There is disagreement as to whether elections in Transnistria are free and fair. Western organizations, such as the OSCE, have declared that no democratic elections can take place in the region under the present circumstances and have refused to even monitor them.
While Transnistria has a strongly centralized political system, with the president being also the head of government and having the right to appoint the heads of local administrations, in Moldova the prime minister, elected by the parliament, is the head of government and the heads of rayonal administrations are established by the rayonal councils resulted from local elections. In Transnistria, the president is elected directly, while in Moldova, the president is elected by the parliament, the p
The number of Transnistrian holding Moldovan citizenship is disputed. According to the Moldovan government, 400,000 Transnistrians have Moldovan citizenship, which would be the majority of the population and would exceed by a wide margin the amount of ethnic Moldovans living in Transnistria. However, 2004 Transnistrian census data puts the official number of Transnistrians with Moldovan citizenship at 107,600 people. Transnistria does not allow the organisation of Moldovan elections in Transnist
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International recognition of Transnistria (also known as Pridnestrovie) – a disputed region in Eastern Europe located between Moldova and Ukraine – is controversial. Although Transnistria declared independence in 1990, no United Nations member recognises its sovereignty and the region is considered by the UN to be part of Moldova .StateNotesAlong with other states on the Council Common Position 2009/139/CFSP of 16 February 2009 Albania supported "renewing restrictive measures against the leadership of the Transnistrian region of the Republic of Moldova."Officially Belarus does not recognise Transnistria as independent. De facto Belarusian corporations and officials treat Transnistria as independent.Along with other states on the Council Common Position 2009/139/CFSP of 16 February 2009 Bosnia supported "renewing restrictive measures against the leadership of the Transnistrian region of the Republic of Moldova."Along with other states on the Council Common Position 2009/139/CFSP of 16 February 2009 Croatia supported "renewing restrictive measures against the leadership of the Transnistrian region of the Republic of Moldova."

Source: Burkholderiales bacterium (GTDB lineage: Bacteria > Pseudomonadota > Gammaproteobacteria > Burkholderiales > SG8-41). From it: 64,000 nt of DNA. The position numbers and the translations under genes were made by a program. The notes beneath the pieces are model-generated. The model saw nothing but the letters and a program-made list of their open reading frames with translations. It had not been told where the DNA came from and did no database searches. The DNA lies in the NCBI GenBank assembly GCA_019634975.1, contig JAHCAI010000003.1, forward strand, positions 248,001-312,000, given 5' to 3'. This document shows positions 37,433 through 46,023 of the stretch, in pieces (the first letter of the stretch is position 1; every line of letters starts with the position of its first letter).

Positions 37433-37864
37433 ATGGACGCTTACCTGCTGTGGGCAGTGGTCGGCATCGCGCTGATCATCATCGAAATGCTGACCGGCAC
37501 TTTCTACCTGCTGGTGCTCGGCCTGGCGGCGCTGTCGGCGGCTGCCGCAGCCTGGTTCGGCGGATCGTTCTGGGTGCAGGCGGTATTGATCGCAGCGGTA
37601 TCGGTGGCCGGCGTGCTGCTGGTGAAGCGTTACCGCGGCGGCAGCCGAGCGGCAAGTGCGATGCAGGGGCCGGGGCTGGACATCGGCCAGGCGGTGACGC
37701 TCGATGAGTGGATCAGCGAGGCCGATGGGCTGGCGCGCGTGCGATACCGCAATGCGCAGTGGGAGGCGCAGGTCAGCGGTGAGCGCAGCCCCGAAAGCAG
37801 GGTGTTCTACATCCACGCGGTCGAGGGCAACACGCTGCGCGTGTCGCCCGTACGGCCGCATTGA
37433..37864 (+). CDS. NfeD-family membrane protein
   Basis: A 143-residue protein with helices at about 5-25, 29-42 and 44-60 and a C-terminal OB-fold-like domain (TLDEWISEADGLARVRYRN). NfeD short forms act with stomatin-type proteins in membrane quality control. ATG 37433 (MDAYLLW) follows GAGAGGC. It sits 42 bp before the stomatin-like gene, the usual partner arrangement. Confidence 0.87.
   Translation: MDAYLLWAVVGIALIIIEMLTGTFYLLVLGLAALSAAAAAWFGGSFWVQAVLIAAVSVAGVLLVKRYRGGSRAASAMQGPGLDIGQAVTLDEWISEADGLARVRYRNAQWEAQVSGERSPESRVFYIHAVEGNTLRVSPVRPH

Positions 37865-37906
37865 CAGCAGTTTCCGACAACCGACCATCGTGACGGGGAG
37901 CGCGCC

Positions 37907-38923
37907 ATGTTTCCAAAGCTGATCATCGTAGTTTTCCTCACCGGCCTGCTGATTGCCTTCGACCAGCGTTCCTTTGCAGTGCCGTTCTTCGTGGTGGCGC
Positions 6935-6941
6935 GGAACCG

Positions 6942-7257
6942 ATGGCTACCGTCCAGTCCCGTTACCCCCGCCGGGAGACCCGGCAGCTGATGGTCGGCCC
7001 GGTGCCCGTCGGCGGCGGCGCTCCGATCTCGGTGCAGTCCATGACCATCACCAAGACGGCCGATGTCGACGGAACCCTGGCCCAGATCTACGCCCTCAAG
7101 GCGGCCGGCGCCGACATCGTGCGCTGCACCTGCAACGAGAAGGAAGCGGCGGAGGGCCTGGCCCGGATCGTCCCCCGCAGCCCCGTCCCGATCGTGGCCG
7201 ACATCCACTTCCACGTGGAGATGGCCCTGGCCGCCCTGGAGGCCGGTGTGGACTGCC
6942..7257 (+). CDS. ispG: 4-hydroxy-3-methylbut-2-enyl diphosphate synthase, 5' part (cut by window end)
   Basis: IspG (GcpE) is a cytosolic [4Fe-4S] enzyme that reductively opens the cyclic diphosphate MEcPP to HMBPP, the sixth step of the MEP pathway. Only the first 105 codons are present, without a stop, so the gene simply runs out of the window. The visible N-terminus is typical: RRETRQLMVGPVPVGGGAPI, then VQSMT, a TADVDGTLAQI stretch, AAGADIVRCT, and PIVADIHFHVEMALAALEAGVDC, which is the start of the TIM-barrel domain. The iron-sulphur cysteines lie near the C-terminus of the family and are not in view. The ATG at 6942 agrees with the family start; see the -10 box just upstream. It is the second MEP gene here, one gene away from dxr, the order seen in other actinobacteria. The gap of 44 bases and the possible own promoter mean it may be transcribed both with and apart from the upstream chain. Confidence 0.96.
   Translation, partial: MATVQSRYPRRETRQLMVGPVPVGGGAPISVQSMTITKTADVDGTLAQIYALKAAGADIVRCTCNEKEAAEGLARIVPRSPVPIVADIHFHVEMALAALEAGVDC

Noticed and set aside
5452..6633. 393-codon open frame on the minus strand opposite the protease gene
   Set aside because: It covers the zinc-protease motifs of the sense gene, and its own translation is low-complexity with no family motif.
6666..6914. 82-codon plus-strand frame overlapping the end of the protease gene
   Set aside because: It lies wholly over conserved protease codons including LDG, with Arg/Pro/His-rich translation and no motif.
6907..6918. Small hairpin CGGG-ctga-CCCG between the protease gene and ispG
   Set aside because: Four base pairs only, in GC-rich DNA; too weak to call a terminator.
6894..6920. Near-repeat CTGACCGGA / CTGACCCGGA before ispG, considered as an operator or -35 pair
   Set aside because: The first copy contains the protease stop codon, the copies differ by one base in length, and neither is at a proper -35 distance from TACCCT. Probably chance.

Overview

The President of the Pridnestrovian Moldavian Republic, as Transnistria is officially called, is elected by the citizens of the republic on the basis of universal, equal and direct suffrage by secret ballot for a term of five years. The current president is Vadim Krasnoselsky, since 16 December 2016. He was elected in the 2016 election.
Since Transnistria is a state with limited international recognition and considered as part of Moldova, its currency has no ISO 4217 code. However, unofficially some Transnistrian organisations such as Agroprombank and Gazprombank used the code PRB , a code that would otherwise be reserved for Puerto Rico ( ISO 3166-1 country code PR ).Coin of the Transnistrian ruble(Value)Coin of the Transnistrian ruble(Technical parameters)(Diameter)Coin of the Transnistrian ruble(Technical parameters)(Thickness)Coin of the Transnistrian ruble(Technical parameters)(Mass)1 kopeck15.9 mm1.5 mm0.62 grams5 kopecks17.9 mm1.4 mm0.7 grams5 kopecks18 mm1.43 mm0.79 grams10 kopecks20 mm1.5 mm1 gram
- 1, 5, 10, 25, 50, 100, 200, 500 rubles
- (commonly руб/р, with occasionally ПМР after it)
- 1, 5, 10, 25, 50 kopecks and 1, 3, 5 and 10 rubles
- Transnistrian Republican Bank
Transnistria din Republica Moldova este privită la nivel internațional și de guvernul Republicii Moldova ca o regiune autonomă a Moldovei (denumită „Unitățile administrativ-teritoriale din stînga Nistrului” : UATSN), dar în fapt și-a declarat independența (sub numele de „Republica Moldovenească Nistreană”), cu capitala în Tiraspol.
- UTC + 2
- 4.163 km²
Transnistria, aiemmin joskus myös Transdnestria (romaniaksi Transnistria (Транснистриа), ukr.